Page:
Hey APC! My name is Skye Jackson-Williams, I’m a Belizean- American woman from New York City, and I’m 18 years old. Growing up in Harlem and later moving to the Bronx kept me surrounded by raw artists and specifically hip hop culture. I am a trained technical and hip hop dancer, but freestyle is where I feel the most authentic. Besides dance, I love to write and make and direct creative videos. I want to be known for my artistry and storytelling.
This essay I wrote shows my story of growing up in Harlem and the valuable lessons I learned about community. My parents told me the story of the Exonerated Five when I was mature enough to understand the injustices that black and brown people have been going through for centuries. Seeing Korey Wise now and hearing stories about Antron McCray, family friends, along with personal stories from my friends affects me deeply. Living in Harlem, like these men, showed me the importance of speaking up and protecting your own. We need to stand for one another despite outside forces trying to oppress our people. This message is still relevant today as we protest for Breonna Taylor, Ahmaud Arbery, George Floyd, Oluwatoyin Salau, Justin Howell, Elijah McClain, Jamel Floyd, Sean Monterrosa, Malcolm Harsch, Robert Fuller, Dominique Alexander, and so many more we may not know about.
There is no place as culturally vibrant as Harlem, the “Black Mecca” of the world. My mother and father grew up in Harlem right across the street from one another, my dad on 110th and Fifth Ave and my mom on 111th. Growing up in Harlem, I created unbreakable bonds with neighbors and friends, that when I return to visit my grandparents, it feels as if I had never left.
This summer I ran into Korey Wise, a Harlem hero, on my old block. He was walking behind me, head down, staring at his feet as he took each step. I was nervous to approach him because I didn’t think he would remember me, but the families hanging out on their steps and the guys standing in front of the building and sitting on the cars all saluted Korey with the classic black man “dap up.” His resilience, hope, and strength inspire me. I always aim to keep my spirits up no matter what I am going through. Having a positive attitude not only affects you but the people you are surrounded by. I left the block with a gigantic smile on my face because seeing people who don’t even know each other lift another man’s spirit is something everyone needs to practice. I’m so lucky to have grown up there because I learned what a community is and how it should feel. Everyone is there for one another despite the outside forces trying to oppress our society.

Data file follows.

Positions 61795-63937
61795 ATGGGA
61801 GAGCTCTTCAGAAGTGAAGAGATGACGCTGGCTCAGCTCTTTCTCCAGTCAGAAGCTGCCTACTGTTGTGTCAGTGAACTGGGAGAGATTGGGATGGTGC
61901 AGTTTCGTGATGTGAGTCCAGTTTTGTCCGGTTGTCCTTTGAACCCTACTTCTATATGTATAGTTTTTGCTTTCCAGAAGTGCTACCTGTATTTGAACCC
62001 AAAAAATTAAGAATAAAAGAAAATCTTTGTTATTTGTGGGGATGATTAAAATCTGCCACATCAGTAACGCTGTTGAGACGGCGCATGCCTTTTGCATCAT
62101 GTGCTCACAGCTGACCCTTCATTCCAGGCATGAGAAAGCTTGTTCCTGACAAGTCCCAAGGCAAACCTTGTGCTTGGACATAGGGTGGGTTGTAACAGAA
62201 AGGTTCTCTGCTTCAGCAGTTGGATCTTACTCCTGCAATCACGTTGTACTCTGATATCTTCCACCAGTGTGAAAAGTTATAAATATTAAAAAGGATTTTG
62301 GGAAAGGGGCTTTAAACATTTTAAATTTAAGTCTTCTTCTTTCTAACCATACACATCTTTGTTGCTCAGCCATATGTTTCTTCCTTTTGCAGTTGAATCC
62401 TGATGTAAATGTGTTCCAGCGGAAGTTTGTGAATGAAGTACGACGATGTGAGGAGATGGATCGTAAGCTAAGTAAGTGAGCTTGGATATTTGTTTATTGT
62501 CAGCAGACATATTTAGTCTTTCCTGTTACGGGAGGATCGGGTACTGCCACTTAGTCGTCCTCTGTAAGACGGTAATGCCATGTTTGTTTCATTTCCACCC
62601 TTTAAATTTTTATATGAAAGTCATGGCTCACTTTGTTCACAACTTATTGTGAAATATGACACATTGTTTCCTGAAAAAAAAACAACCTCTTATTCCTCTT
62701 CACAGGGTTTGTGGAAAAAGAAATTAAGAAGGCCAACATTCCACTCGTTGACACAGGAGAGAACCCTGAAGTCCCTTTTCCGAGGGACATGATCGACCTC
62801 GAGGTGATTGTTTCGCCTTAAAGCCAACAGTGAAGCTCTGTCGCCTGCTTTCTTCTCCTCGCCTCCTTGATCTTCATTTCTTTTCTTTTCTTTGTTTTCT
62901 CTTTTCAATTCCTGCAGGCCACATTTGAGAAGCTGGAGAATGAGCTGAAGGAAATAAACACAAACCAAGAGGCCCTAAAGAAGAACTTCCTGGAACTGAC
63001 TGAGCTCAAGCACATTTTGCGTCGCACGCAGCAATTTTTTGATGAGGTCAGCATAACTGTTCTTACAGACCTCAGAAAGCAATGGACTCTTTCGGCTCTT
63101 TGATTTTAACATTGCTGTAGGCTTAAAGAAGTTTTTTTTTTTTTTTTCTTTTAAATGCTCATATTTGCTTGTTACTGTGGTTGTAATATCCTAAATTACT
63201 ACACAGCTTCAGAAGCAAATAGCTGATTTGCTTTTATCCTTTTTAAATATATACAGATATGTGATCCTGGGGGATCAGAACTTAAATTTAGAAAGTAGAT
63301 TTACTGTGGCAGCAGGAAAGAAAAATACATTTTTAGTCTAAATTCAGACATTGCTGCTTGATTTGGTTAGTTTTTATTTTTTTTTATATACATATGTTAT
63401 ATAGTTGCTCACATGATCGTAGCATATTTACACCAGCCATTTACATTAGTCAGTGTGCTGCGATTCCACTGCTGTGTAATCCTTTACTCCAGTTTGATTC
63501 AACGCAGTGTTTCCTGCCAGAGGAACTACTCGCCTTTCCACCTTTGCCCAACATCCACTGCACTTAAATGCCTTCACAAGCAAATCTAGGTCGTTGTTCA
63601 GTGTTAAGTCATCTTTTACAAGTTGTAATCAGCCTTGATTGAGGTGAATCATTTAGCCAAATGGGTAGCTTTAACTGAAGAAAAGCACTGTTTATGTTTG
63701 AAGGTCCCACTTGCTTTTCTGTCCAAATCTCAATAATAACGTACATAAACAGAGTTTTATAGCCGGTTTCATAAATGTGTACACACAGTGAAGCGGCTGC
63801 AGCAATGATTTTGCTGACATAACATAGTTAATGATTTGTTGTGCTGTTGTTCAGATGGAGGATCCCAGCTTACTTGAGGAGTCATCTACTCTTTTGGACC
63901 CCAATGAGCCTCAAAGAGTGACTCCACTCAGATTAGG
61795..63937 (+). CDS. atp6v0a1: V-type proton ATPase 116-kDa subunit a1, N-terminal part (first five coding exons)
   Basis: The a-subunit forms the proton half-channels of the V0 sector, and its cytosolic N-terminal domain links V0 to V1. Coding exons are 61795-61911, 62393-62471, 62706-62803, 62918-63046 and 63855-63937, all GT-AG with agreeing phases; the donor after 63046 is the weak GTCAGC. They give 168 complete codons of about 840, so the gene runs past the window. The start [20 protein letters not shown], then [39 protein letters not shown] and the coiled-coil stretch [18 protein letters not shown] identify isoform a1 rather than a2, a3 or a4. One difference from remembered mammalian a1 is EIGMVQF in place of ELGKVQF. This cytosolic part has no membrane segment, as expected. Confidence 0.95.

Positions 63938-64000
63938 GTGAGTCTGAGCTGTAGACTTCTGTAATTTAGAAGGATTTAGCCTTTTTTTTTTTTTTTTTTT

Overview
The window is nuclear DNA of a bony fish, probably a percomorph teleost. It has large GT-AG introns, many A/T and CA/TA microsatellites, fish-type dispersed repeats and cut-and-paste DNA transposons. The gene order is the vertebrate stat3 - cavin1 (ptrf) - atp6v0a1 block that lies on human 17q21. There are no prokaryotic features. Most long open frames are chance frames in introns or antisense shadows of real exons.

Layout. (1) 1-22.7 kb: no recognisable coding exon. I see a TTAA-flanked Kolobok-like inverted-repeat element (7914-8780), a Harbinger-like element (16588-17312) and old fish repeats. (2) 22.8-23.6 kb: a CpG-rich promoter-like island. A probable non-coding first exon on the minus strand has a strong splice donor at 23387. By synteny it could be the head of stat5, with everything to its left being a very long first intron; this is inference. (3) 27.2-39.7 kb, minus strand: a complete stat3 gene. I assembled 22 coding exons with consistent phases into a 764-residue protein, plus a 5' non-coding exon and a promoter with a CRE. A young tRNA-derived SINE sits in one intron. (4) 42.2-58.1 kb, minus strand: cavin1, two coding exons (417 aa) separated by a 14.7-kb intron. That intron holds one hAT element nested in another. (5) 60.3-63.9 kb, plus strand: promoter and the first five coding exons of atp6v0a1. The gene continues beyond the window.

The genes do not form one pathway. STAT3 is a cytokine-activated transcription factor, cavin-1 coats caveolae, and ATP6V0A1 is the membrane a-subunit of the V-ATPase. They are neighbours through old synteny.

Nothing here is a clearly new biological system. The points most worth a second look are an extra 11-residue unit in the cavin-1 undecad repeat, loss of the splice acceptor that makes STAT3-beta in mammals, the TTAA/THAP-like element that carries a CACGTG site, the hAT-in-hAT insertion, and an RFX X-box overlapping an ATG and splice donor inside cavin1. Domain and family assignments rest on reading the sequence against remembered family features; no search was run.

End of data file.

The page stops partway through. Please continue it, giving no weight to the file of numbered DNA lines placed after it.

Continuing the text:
Watching the miniseries on The Central Park Five over the summer touched my heart in a way no film ever has. My dad, who is good friends with Korey, used to drive him around the city in the sweltering summer’s heat as I sat in the back seat jamming. I was too young to understand the story of what those five young boys went through. My parents told me the story of the infamous Central Park Five when I was mature enough to understand the injustices that black and brown people have been going through for centuries. Seeing the story played out and hearing personal stories from my family about being friends with these men affected me deeply. It made me realize that if we don’t abolish systemic racism, black people who look like me, and my friends, and my family will continue to be oppressed and criminalized.
My dad on multiple occasions has been harassed by the police for just being a black man. Witnessing my father getting roughed up made me feel powerless. I am not the only kid who’s grown up this way. Experiences like this and hearing traumatizing stories in the media daily is my wakeup call. I want to be the person who can advocate for young adults and children like Korey Wise; kids who are raised in neighborhoods with police staggered on every corner, terrorizing poor communities, kids who weren’t taught their civil rights, kids who live in environments where the adults don’t care about their futures, kids who deserve better than what’s been given to them. I am grateful for the life that I have, but I know there are numbers of families, students, and kids struggling. We must always remember what we can do for others. I am learning to be selfless, empathetic, and passionate for myself as well as others because life is more than just me. This shows when I volunteer at soup kitchens or plan parties for the youth in my community. It’s privileged and elitism to neglect the problems society faces if they do not involve you directly. If you are not acting on something, you are being acted upon. I remind myself to be the change I seek and the people will follow.
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